Biography: Reading the Language of Our Lives
"Biography Work”, the process of looking in an objective way at our lives, and at underlying laws of development, helps us to know who we are, and why we are here. Every person’s story is important. Jose Ortega y Gasset, the Spanish philosopher and humanist wrote: “Biography is a system in which the contradictions of a human life are united.” Everyone’s story is important and this is truer today than in the past, when the collective stories of family, tribe, nation and religion carried more weight than that of the individual.
The word biography comes from the Greek:
Bios, referring to human life, today extends into modern usage, and also refers to the living organism. Science tells us that our cells are reborn every seven years. So by inference we know our lives can be seen as a number of things at once: life continuously in the becoming, and at the same time, life as a process of dying to what has been and being born to the future. Giving birth to a new Self.
Graph, referring to what is plotted or traced on a graph; also what is written. Looking at the chronology of events of a life reveals larger patterns and meanings at work. We open the door to themes and archetypes more subtle and complex than anything we might have imagined.
And at the centre is the “I”, our individual essence, the constant, that which allows us to move forward without fear of losing ourselves. This essential and constant self is the part of ourselves that calls our humanity, in the deepest sense of the word, to life.
“Biography Work” teaches us to read the language of our lives, to reveal the ongoing and repeating themes that have always been there, and to make them visible. We digest and come to a deeper comprehension of ourselves and the larger picture of which we are a part. We come to know that although development is obvious in our young years, it does not stop, but continues in subtle and rich complexity as we mature.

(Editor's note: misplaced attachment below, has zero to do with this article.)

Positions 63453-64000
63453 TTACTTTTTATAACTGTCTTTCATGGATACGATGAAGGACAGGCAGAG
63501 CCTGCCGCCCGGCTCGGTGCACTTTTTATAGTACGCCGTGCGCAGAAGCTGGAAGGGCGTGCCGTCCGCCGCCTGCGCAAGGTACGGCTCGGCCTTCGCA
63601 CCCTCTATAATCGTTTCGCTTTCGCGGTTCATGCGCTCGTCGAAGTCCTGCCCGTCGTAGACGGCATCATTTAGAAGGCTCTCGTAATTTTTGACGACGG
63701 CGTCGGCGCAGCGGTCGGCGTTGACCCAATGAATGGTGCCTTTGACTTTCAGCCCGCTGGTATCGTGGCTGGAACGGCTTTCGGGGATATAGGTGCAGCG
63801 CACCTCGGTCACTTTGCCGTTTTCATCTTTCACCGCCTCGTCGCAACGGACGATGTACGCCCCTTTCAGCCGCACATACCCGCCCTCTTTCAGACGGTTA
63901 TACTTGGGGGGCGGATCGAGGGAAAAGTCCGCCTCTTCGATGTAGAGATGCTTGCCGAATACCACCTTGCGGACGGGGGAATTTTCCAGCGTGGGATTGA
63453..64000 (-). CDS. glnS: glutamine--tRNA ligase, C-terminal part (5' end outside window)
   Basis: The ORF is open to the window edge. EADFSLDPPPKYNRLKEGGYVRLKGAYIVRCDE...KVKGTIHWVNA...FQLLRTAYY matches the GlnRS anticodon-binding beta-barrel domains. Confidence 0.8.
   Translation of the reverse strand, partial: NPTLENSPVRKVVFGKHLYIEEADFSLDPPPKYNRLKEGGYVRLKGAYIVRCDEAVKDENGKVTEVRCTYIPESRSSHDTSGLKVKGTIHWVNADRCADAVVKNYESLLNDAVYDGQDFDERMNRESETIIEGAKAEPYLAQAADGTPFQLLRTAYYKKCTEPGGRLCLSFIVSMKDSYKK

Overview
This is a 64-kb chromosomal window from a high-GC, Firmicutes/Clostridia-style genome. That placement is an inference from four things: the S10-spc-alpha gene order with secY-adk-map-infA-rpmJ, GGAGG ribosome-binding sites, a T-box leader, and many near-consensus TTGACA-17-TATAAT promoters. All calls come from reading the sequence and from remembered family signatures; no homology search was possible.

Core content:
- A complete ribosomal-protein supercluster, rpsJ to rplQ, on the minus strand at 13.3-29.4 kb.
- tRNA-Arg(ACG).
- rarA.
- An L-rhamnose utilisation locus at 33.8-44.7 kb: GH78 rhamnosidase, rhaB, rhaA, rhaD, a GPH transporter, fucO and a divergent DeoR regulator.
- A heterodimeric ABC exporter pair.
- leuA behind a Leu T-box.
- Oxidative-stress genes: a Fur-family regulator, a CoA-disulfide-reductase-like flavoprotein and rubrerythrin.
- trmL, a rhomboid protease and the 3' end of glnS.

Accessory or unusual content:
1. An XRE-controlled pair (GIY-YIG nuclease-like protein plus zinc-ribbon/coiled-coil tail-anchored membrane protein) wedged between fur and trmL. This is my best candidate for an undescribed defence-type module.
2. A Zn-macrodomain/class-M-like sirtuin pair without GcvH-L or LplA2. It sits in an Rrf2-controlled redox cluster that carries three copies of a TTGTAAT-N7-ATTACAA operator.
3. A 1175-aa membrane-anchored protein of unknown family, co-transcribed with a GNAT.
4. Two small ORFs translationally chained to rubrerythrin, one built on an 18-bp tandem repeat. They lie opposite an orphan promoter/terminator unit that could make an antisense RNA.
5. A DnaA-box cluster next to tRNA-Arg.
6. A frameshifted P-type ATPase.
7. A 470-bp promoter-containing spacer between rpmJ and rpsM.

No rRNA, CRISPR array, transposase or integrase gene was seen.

Our biography contains a spiritual heredity that is as important as our physical DNA. In meeting the events of our lives, our soul life is a factor in how we relate to our experiences. The assimilation of these experiences is nourishment for the spiritual Self. This work helps us to see that even the difficult events and tensions within our lives have played a part in our becoming. Who would I be without these parts of myself? Can I find the hidden gifts? “Biography work” is a process of integrating, of making whole and healing.
So there is a multiplicity of components in “Biography Work” – self and other, past and future, the plotting of a life, your life.
In the complex times in which we have been born, many of us are searching for a redefinition of identity, one imbued with meaning from within and also linked to the destinies of those around us. The history of cultural change, as we know it in the West, has seen us move from a collective to individualized and separate selves. The personal has never been more important than the times in which we find ourselves. And yet we struggle with the question of whether the elusive quest we are on is as fulfilling, and as meaningful as it ought to be. How do our connections with others, with the Other, fulfill both ourselves as well as humanity’s larger destiny? What do we learn by telling our stories, and by listening to the stories of others? As we travel together on this shared road, we find that we have more in common than our differences. Yet we also learn about the differences that make each of us unique individuals. By both knowing ourselves and opening in sensitivity to others, we develop a new empathy, which allows us to move into social interaction and community in fresh and innovative ways.
“Biography Work” also works to reveal a deeper understanding of our personal destiny by moving toward the future, while giving glimpses of what the future may be bringing toward us. Our insights generate a creative response to the events coming to meet us on our life’s journey. And so our existence can become a living and vibrant work of art, the greatest creative endeavour that we can undertake.
-- by Patricia Michael